The U.S. Patent and Trademark Office blows off somebody who sought to cash in on Johnny Manziel’s popularity by attempting to register the “Johnny Football” trademark first.
“Registration is refused because the applied-for mark consists of or includes a name, portrait, or signature identifying a particular living individual whose written consent to register the mark is not of record,” the examining attorney wrote. To make the case, the attorney attached articles that referred to Manziel as “Johnny Football.”
The investment firm, based in College Station, Texas, filed for the trademark on Nov. 1, 2012, as Manziel rose to prominence in the town, and throughout the country, as Texas A&M’s star quarterback. Manziel’s organization, JMAN2 Enterprises, filed for the trademark three months later.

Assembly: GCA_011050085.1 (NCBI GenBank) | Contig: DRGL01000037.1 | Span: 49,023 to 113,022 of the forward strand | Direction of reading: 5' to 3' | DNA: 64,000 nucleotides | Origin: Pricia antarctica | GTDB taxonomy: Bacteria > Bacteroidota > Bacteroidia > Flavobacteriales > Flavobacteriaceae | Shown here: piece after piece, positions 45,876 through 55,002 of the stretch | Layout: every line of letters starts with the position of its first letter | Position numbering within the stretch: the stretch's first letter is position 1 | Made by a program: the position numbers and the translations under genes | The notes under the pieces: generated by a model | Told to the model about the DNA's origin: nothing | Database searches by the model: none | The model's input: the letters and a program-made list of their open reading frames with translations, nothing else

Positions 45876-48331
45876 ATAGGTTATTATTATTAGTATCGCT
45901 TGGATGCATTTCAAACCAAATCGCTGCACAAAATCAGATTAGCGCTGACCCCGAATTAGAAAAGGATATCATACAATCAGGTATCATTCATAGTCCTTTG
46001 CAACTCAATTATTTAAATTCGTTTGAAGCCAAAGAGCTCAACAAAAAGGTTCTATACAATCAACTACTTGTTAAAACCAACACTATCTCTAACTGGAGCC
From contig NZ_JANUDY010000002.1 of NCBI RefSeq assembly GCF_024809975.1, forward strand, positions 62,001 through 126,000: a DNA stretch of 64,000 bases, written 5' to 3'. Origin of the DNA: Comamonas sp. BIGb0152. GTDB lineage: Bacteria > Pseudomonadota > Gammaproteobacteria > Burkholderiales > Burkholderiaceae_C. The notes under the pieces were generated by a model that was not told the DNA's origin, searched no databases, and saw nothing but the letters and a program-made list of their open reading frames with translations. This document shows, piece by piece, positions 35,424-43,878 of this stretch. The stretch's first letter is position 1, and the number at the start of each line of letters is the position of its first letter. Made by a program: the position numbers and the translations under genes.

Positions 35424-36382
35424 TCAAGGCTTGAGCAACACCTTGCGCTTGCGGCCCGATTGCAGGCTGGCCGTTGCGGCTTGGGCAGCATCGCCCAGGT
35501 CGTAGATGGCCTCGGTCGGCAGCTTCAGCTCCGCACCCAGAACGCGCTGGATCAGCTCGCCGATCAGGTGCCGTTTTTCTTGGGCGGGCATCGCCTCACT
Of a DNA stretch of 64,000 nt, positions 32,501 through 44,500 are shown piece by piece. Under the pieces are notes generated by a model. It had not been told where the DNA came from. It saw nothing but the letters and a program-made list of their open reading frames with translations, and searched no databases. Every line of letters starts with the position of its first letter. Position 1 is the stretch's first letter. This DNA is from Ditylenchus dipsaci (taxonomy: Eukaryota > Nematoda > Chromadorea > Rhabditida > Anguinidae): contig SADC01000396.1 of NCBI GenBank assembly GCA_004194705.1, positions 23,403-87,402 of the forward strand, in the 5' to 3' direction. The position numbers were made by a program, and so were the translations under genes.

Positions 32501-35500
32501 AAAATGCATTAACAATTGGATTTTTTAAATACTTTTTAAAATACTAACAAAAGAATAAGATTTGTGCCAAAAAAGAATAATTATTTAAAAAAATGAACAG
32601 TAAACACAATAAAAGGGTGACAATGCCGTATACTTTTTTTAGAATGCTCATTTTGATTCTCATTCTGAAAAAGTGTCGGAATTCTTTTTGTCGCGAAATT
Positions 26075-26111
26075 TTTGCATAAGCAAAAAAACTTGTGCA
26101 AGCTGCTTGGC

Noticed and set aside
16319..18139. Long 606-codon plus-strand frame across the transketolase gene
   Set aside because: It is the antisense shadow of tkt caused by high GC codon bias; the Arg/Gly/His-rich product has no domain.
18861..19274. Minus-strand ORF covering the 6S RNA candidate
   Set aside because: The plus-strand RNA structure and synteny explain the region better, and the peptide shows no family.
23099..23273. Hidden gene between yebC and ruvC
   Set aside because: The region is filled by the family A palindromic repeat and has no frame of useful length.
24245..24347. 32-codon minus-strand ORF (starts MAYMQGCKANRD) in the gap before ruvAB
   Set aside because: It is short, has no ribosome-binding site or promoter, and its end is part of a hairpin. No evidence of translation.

Shockingly, the role Texas A&M played in the rise of Manziel’s market value played no part in the deliberations. Maybe the NCAA should sue for a share of the royalties.
Seriously, is there a better example of the sketchy limits of the amateurism standard than this?